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10/5/2012 10:47:00 AM
Charities helps children find new homes
Catholic Charities photo
The Ruder family adopted through Catholic Charities’ service.
Catholic Charities photo
The Ruder family adopted through Catholic Charities’ service.

Since 1902, Catholic Charities has been finding loving adoptive homes for children in Oregon.

“Our mission is to help women choose life for their babies, and most women decide to parent their babies, but some women need another option,” said Robin Neal, division manager of Charities’ pregnancy support and adoptions services.

Between six and 10 adoptions are coordinated through the organization each year, and all are open adoptions where a birthmother and adoptive build a relationship and stay in contact after the birth. They share letters and pictures, and birthmothers are encouraged to visit their child.

“We expect the parents to meet and choose the families, and together they have a life based on the theme of hospitality, with lifelong connections and relationships,” Neal said. “It’s based on what’s best for the child.”

The program isn’t about finding babies or children for families, Neal said, but rather finding good families for the children.

Women who come to Catholic Charities are all ages, and from all different socioeconomic backgrounds, religious faiths, educational levels.  They all, however, are facing a pregnancy they feel they can’t prepare for on their own.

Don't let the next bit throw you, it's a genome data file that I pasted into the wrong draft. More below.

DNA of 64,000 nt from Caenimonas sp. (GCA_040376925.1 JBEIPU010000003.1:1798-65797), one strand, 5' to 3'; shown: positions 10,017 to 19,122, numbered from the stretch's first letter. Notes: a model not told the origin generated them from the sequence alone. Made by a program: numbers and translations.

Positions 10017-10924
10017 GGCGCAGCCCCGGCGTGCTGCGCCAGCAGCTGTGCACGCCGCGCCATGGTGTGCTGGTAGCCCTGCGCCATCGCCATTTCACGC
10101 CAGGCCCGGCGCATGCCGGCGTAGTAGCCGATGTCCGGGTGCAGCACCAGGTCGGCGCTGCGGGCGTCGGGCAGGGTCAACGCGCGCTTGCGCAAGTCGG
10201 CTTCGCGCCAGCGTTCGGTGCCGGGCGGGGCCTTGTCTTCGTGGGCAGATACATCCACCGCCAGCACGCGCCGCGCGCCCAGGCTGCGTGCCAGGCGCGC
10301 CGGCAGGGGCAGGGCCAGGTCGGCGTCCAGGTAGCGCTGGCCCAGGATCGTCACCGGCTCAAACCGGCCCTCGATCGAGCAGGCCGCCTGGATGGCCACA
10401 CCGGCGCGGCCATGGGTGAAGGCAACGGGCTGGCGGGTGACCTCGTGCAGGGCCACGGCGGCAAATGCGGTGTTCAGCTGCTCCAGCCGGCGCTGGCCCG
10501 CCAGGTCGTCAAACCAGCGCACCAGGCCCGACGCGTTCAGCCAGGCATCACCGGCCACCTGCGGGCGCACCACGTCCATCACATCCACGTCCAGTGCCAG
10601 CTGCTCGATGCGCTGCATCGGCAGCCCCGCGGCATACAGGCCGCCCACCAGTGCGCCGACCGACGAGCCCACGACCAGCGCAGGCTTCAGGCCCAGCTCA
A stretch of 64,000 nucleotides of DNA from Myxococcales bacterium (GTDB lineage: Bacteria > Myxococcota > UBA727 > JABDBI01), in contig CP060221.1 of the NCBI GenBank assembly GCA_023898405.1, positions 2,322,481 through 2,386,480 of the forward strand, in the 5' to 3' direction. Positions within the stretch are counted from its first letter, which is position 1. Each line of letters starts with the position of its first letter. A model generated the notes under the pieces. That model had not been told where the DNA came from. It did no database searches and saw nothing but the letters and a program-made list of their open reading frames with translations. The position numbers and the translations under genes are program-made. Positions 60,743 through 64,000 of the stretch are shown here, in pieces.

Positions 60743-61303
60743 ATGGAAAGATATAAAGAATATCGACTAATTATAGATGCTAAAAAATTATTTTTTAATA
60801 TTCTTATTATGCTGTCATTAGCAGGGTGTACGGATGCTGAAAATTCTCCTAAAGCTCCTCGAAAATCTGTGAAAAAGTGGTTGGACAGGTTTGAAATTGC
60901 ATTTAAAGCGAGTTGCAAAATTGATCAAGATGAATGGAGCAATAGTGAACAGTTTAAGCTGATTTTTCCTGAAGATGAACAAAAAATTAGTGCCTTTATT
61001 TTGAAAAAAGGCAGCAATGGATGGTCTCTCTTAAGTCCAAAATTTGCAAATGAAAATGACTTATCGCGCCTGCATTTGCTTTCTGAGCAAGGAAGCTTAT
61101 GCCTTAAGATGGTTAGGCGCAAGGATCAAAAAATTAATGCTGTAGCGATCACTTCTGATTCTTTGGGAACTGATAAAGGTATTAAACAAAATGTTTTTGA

Adoptive parents are committed to faith, and they’ve been married at least two years, and are between 21 years of age and their mid- to late-40s.

Catholic Charities also coordinates special needs adoptions, contracting with the state to find qualified, experienced parents who are equipped to respond to the needs of those children.

Catholic Charities recruits, prepares and educates prospective families, but ultimately the child’s caseworker makes the decision as to what’s in the best interest of the child.

“We’re about helping women improve their circumstances, and we make a very strong commitment to parenting support but adoption is an option,” Neal said. “If there is any way possible, we want them to be able to parent, but if she can’t, we do excellent quality, open, hospitable adoptions.  We’re about helping women.”





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